Sunday, September 16, 2012

Meet Nathan

*my column in the Sept. 16, 2012 issue of Cordillera Today

Nathan Cheng

At a workshop on garbage held at UP Baguio last August 29, 2012, the issue was tackled intensively but at the end of the day, we still spend astronomical figures to take care of our garbage and we still don’t have a sustainable solution to the city’s problem. But our family wanted so much to address at least our very own household’s waste management issues, so we visited a friend’s house the other day for some help.

Let me introduce you to Nathan Cheng. He did not put up a company, nor did he promise to end the city’s garbage woes. He did not run for any position in the last elections and I don’t think he plans to seek an elective position next year. Besides, even if he harbored any political ambitions, I don’t think he can: he’s only 13 years old. And a few years ago, he came up with the Vermi-Compostable Heterogeneous Organic Waste Bin Recycling System.

Vermi-what? Vermi-C.H.O.W., for short, as he calls his vermicomposting system.

A recycled plastic container serves as a garbage bin
Worm holes: the worms go out at night to secrete waste/compost, 
then go back in and continue to eat organic waste
Vermicomposting is the “process of composting using various worms, usually red wigglers, white worms, and earthworms to create a heterogeneous mixture of decomposing vegetable or food waste, bedding materials, and vermicast. Vermicast, also called worm castings, worm humus or worm manure, is the end-product of the breakdown of organic matter by an earthworm. These castings have been shown to contain reduced levels of contaminants and a higher saturation of nutrients than do organic materials before vermicomposting.” (Wikipedia) 

Vermi-C.H.O.W. Bin Recycling System 
What makes the system stand out is its simplicity – it is low-maintenance, very easy to manage and very efficient. The contraption is simple – a basin, a recycled water container in the middle, the biodegradable waste inside that container with some African nighcrawlers (Eudrilus eugeniae) along with it. The worms eat the waste, digest it, and then they get out of the container and use the basin as their toilet. Yup, Nathan’s pets are toilet-trained. The worms’ excretions have been proven to be highly effective as organic fertilizers.

Nathan’s mother, Antonette, showed us how the system works: place the biodegradable waste inside the bin and a few days later, harvest the compost in the basin. When the worms multiply and the bin gets too crowded, set-up another one. It’s that simple.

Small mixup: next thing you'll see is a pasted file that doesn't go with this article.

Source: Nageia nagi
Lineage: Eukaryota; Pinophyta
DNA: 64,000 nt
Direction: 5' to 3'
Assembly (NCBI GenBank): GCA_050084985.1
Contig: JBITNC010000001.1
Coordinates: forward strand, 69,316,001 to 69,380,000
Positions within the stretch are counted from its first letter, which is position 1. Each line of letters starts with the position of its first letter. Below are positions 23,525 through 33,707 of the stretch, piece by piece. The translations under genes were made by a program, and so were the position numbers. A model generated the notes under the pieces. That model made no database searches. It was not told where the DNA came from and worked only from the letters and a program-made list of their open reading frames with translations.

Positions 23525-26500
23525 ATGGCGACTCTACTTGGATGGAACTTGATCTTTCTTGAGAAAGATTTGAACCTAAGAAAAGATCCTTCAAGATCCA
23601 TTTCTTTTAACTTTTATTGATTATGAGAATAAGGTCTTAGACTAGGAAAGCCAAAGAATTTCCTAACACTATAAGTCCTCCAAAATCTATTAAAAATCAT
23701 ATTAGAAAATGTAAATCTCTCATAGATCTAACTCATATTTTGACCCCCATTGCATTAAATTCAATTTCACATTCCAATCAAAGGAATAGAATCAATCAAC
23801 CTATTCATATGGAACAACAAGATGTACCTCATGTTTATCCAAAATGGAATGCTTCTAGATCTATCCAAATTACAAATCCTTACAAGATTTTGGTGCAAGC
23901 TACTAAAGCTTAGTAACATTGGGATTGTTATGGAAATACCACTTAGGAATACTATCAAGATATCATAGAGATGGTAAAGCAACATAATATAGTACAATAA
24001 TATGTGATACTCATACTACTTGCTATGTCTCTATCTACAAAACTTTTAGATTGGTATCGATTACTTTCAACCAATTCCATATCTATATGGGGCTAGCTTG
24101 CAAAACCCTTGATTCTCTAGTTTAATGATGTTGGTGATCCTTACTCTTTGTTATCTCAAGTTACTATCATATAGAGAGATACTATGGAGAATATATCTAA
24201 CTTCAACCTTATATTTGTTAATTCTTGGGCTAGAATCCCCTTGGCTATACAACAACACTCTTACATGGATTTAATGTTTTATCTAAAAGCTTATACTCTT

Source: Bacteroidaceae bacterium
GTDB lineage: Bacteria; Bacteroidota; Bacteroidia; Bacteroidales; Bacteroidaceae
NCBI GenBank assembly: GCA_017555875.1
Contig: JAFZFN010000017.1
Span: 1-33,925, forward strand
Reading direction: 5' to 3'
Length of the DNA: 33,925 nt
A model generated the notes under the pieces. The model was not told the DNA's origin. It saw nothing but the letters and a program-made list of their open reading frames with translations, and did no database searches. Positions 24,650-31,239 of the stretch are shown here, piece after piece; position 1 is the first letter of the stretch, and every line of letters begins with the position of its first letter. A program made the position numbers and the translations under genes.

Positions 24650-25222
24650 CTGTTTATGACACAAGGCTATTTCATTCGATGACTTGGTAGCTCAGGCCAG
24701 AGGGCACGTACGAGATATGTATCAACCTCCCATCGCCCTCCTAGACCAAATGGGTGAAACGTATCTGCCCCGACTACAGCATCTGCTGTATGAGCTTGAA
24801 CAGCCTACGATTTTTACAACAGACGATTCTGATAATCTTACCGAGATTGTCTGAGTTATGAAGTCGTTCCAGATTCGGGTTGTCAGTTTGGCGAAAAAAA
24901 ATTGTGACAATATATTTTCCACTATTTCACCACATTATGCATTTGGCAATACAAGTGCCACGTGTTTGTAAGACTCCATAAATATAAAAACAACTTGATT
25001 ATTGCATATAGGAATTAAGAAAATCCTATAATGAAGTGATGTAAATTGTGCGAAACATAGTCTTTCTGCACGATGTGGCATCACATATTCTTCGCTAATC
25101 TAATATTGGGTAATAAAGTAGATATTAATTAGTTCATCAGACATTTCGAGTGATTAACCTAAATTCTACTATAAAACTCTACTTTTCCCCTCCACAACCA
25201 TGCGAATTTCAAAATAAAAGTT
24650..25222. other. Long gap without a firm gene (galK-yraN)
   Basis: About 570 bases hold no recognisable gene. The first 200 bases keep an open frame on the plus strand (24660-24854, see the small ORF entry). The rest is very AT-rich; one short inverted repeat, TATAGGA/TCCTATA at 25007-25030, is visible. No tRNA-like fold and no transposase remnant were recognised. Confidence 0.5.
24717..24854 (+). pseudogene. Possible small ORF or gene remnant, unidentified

But does it work? First thing we noticed when we entered their house was how healthy their plants were – they’re all fed with the compost that the system produce. There were no flies hovering around nor was there foul odor emanating from the numerous Vermi-C.H.O.W. systems in place all over: the garage, the porch, out in the garden, up on the roof.

After being gifted with a starter kit, we made our way out and outside their house Nathan’s mother picked up a couple of bags of biodegradable waste left by their gate by their neighbors – Nathan’s system now takes care of all the biodegradable waste of their neighborhood.

Nathan’s system has won numerous awards but have you heard about it? Probably not, for Nathan is not interested in making millions and making others make millions from his invention. Neither will he allow politicians to capitalize on his brainchild to advance their vested interests.

In the meantime, Nathan Cheng, 13, is doing what most of our leaders have failed to do – do what he can to make Baguio a better place for his and future generations.

2 comments:

Roy Hapa Sy said...

just read the entire article. this kid makes and does sense. i hope he discovers and shares other simple things that we can do to save the environment. please give him a pat on the back for me for a good job!

RIDERGirl Manila said...

wow! so proud of this kid. this kid is a hope for the future. i think i know where he got his genes. a good gene pool too! the environment is one of my advocacy thrusts and i am so glad that a kid is already doing his share to save mother earth. for his future and the future generations that the current generation is failing at. Mabuhay ka, Nathan!